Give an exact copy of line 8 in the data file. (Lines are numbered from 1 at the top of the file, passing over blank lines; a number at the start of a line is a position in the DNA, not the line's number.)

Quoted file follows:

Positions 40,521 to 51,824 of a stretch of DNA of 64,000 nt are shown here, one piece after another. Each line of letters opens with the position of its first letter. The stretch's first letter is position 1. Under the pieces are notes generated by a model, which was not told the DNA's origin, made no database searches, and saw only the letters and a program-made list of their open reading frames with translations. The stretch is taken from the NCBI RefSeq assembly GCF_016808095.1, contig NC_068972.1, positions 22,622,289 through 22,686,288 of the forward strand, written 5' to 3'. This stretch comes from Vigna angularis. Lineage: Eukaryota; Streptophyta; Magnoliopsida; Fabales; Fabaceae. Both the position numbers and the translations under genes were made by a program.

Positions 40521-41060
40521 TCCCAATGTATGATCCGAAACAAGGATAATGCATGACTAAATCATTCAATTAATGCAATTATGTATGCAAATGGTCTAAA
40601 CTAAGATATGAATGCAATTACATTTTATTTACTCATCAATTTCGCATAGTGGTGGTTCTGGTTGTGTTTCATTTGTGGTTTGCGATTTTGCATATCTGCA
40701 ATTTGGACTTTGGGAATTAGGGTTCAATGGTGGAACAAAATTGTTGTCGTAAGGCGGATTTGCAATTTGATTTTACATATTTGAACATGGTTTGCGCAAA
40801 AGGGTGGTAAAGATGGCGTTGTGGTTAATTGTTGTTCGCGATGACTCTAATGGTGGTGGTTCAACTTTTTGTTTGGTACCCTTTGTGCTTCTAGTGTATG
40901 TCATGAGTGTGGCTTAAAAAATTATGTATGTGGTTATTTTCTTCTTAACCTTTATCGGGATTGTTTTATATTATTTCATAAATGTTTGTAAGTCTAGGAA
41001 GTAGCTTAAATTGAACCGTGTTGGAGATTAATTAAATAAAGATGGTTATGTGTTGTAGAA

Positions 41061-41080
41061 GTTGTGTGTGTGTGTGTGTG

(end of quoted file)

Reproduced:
41001 GTAGCTTAAATTGAACCGTGTTGGAGATTAATTAAATAAAGATGGTTATGTGTTGTAGAA